Picky eating alone isn’t necessarily unhealthy. However, the symptoms of ARFID can lead to significant mental and physical health problems. With that said, common symptoms of ARFID include:
- Selective eating with avoidance of particular foods
- Anxiety when presented with “fear” foods
- Gagging or vomiting when exposed to certain foods
- Significant weight loss or failure to gain weight
- Dependence on nutritional supplements or a feeding tube
- Lack of appetite
- Trouble chewing or digesting certain foods
- Consuming small portions of food
- Limited range of preferred or “safe foods” that become narrower over time
- Reports consistent and vague gastrointestinal issues around mealtimes
Individuals can have more than one type of ARFID. In this case, avoidant restrictive food intake disorder can develop features of anorexia nervosa, including fear of weight gain, a negative body image without body image distortion, and a preference for low-calorie foods. This form of avoidant restrictive food intake disorder is also known as ARFID Plus and is considered a co-occurring eating disorder.
How Does Avoidant Restrictive Food Intake Disorder Affect Veterans?
Trauma and stress don’t simply go away. Rather, it can manifest in a variety of ways, days or even years after a traumatic event. As a result, behavioral and emotional changes can lead to panic attacks, drug and alcohol abuse, depression, and anxiety disorders such as OCD or PTSD.
Eating disorders are no different– military service-related trauma can lead to coping mechanisms that include binging and purging or restriction. Some situations that can contribute to the development of eating disorders among veterans include:
- Strict fitness standards
- Erratic meal schedules during basic training and deployment
- Limited food options on military bases
- Combat exposure
- Surviving natural disasters or injury
- Sexual assault
Eating disorders and other disordered eating patterns that developed during military service commonly continue after becoming a veteran. Moreover, the stress that comes with transitioning from military to civilian life can worsen pre-existing unhealthy eating habits.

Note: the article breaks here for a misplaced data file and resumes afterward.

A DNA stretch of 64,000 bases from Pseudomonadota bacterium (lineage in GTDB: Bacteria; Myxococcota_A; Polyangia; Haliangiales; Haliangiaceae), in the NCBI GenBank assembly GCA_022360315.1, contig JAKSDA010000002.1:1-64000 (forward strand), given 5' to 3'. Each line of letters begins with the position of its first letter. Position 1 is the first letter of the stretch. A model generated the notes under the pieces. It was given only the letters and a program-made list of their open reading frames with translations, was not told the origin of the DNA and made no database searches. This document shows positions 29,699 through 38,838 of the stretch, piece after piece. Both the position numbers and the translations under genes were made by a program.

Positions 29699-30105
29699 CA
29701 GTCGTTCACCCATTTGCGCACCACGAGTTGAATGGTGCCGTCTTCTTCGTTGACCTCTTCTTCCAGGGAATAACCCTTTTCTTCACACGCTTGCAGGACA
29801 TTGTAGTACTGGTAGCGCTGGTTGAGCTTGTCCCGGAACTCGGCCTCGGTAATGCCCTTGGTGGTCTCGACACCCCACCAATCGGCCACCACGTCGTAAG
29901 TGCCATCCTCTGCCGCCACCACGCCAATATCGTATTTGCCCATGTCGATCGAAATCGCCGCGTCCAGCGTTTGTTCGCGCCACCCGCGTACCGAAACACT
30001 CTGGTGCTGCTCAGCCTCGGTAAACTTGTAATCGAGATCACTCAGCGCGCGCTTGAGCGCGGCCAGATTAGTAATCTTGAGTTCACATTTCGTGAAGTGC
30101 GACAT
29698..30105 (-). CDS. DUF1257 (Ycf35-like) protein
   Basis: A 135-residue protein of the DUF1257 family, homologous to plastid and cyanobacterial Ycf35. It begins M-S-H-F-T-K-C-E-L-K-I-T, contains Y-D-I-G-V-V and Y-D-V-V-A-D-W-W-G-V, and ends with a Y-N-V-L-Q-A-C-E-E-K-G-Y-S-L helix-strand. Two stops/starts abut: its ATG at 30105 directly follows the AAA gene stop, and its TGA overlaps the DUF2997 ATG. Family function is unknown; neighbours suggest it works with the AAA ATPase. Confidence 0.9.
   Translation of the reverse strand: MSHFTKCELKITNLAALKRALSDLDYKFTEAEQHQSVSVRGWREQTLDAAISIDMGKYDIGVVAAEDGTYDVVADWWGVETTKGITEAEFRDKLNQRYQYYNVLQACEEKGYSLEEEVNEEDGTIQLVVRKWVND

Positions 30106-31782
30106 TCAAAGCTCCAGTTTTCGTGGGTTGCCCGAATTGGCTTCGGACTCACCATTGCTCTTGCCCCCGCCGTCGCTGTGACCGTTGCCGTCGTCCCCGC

With that said, untreated symptoms of avoidant restrictive food intake disorder can lead to social isolation, impaired immune functioning, and electrolyte imbalances, in addition to other life-threatening conditions.
How to Treat Avoidant Restrictive Food Intake Disorder
Although veterans are at a high risk of developing eating disorders, traditional treatment programs oftentimes don’t meet their needs. That’s why Heroes’ Mile offers a trauma-informed eating disorder program for veterans. Through this program, veterans with ARFID and a co-occurring substance use disorder will receive the necessary comprehensive treatment for starting recovery.
For instance, cognitive behavioral therapy (CBT) is one of the most effective ways to treat behavioral symptoms of ARFID. This form of therapy helps veterans understand and redirect disordered thoughts and emotions associated with their eating habits. Moreover, it teaches emotional regulation and healthy coping skills to better cope with stress. These steps are important in overcoming the maladaptive behaviors driving ARFID.
In addition to CBT, veterans recovering from avoidant restrictive food intake disorder can also benefit from these evidence-based treatment modalities:
- Eye movement desensitization and reprocessing therapy
- Traumatic incident reduction therapy
- Group therapy
- Nutrition education
- Physical fitness
A combination of these treatment modalities will help veterans heal from their service-related trauma one day at a time. Most importantly, these techniques will empower veterans to create healthier habits to maintain lifelong recovery.
Where Veterans Can Seek Help for ARFID
At Heroes’ Mile, veterans can receive treatment free of judgment, surrounded by those who understand what they’re going through. In addition to the support we provide through our programs, veterans can enjoy a private and trigger-free space to heal at their own pace.
If you’re a veteran seeking help for avoidant restrictive food intake disorder, our veteran-exclusive treatment center is equipped with the resources you need to recover. If you have any questions about how we can help, call our admissions specialists at 888-838-6692 or submit a confidential contact form online. With the support of our team, you no longer have to suffer in silence.
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Original Author: Heroes’ Mile